Tag Archives: wedding etiquette

Polite Guestures

Expectations are placed upon everyone both consciously and subconsciously in everyday life and the closer those individuals are to you, their significance increases and the more disappointing it is when they are not met. Under many circumstances, such expectancies are unwarranted but there are occasions when they are absolutely reasonable. One of those times is your special day and no one should be either angered by or less than accepting of your requests.

You don’t typically invite people to your wedding unless they mean something and/or are close to you. Each guest is chosen thoughtfully and for a particular reason especially if you’re getting married in a small venue but even if you’ve chosen a larger one as the numbers go up the costs do too.

While most people don’t immediately respond or even give much thought to what they get in the mail, it is appropriate for guests to RSVP promptly to your invitation as the attendees are a large factor in the size of venue required, number of favors to be purchased, amount of food necessary etc. Even if you do quickly receive an RSVP, conflicts sometimes may arise but it is only polite to be given notice if something comes up rather than simply not take part in the festivities. On your part, no offense should be taken on if it turns out that someone cannot attend despite the fact that your guests are chosen wisely and hold special meaning to you.

Aside from the obvious inclusion of your ceremony time on your invitations, it is always a good idea to add (in the fine print) a separate expected arrival time for your invitees. Unlike dates or family gatherings, tardiness to your wedding is both disrespectful and distracting as it takes the focus off your vows and the permanent merging of your life with that of your fiancé.

Consider suggesting appropriate attire (no matter how formal or relaxed your ceremony may be) as it is YOUR day and the focus should be on YOU. Unless you specifically request so, it is not appropriate for women to wear white for example. Additionally, perhaps someone just purchased a new and beautiful gown they’ve been waiting to wear and opt for your wedding as the place to do so. That is completely inappropriate so you need to kindly insinuate the motif of your affair so as to insure you are not outshined.

Let it be known that the only one taking photos of the ceremony is the photographer. If attendees want copies of their favorite moments, they can get them at a later time. If guests are taking shots during your ceremony at random times, flashes will be going off from every angle and not only distract and you and the officiant but also interfere with the professional pictures.

It goes without saying that one of the most important days in your life is one to be shared with those who are closest and most important. Being that they are just that, all should understand and even appreciate how important each (even the smallest) details are to you. You should not feel any sense of guilt, embarrassment or regret for assuming adherence to those things which will help make your day play out as flawlessly as you dream of.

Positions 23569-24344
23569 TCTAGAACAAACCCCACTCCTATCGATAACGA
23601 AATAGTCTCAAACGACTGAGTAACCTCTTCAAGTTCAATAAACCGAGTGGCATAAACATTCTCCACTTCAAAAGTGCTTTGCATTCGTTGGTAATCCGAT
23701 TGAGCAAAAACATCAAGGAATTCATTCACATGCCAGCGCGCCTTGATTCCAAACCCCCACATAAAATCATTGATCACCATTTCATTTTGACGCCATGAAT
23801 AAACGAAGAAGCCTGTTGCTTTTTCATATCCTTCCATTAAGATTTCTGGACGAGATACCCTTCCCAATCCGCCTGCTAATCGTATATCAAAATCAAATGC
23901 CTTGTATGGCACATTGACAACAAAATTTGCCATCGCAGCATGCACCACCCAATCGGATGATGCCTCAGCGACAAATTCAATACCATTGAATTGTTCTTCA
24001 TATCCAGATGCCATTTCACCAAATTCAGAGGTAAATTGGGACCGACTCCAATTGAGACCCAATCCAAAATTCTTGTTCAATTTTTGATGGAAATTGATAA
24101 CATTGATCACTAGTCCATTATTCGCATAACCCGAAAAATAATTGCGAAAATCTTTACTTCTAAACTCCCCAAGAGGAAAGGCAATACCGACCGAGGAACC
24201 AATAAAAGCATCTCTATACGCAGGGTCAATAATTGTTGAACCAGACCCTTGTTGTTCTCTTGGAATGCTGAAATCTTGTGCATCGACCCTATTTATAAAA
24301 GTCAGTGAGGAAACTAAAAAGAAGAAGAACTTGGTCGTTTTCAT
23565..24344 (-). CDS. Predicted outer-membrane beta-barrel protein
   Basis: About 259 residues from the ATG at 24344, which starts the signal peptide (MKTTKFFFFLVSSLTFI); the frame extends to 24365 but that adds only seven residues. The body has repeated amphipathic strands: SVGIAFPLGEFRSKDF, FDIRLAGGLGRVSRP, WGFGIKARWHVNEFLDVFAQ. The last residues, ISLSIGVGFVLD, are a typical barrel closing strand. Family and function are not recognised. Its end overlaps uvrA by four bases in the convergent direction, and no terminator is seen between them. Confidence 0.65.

Don’t Ask, Don’t Tell

Your wedding is an occasion on which you share some of the most intimate moments of your life with those who are near and dear to you. Of course, there will be people in attendance who you don’t know such as the “plus ones” and some of those meaningful to your fiancé that you are not familiar with. Sharing one of your most important events is equally as meaningful to your friends and family as it is to you. However, there are some aspects that should be kept private and need not be addressed if they make you uncomfortable and/or should they arise.

Anything in reference to costs and pricing is off-limits and that should go without saying. Perhaps you will feel comfortable telling someone how much one particular thing ran such as your photographer or the veil for example (especially if the inquisitive one is someone who is preparing for a wedding of their own). However, you should never feel obligated to disclose anything in reference to money, who paid for what or anything of the like.

Inquisitions in reference to how you choose who to or not to invite are something else that you should never have to respond to. Perhaps it has something to do with your budget, might be related to how intimate you want your ceremony to be or maybe there is an unsaid conflict between two people who you are trying to avoid awkwardness between and keep from putting a damper on your day.

Your wedding is your own and something else that is not kosher is being asked whether your ideas in terms of planning and execution are yours alone or whether you “borrowed” them from someone else. Inspiration comes from countless places including magazines, photos, shopping and even weddings you’ve attended. You need not justify the reasoning behind any of your choices or decisions nor disclose where they came from.

The bridal party shouldn’t request another style or color of dress despite the fact that they are responsible for their own cost. You should definitely give some consideration to body shapes and sizes and perhaps choose different styles of the same dress (in the same shade of course). However, if someone would prefer something different, they most likely either had that at their own wedding or will when their special day arrives.

Every bride is different and if you choose to answer a question, go on and do so. However, you should never feel obligated to disclose any information that makes you uncomfortable or that you feel to be inappropriate. Your guests (and certainly your bridal party) should relish the moment and appreciate the fact they were invited to partake in your day. The details and decisions are not anyone’s business but yours and never need to be justified.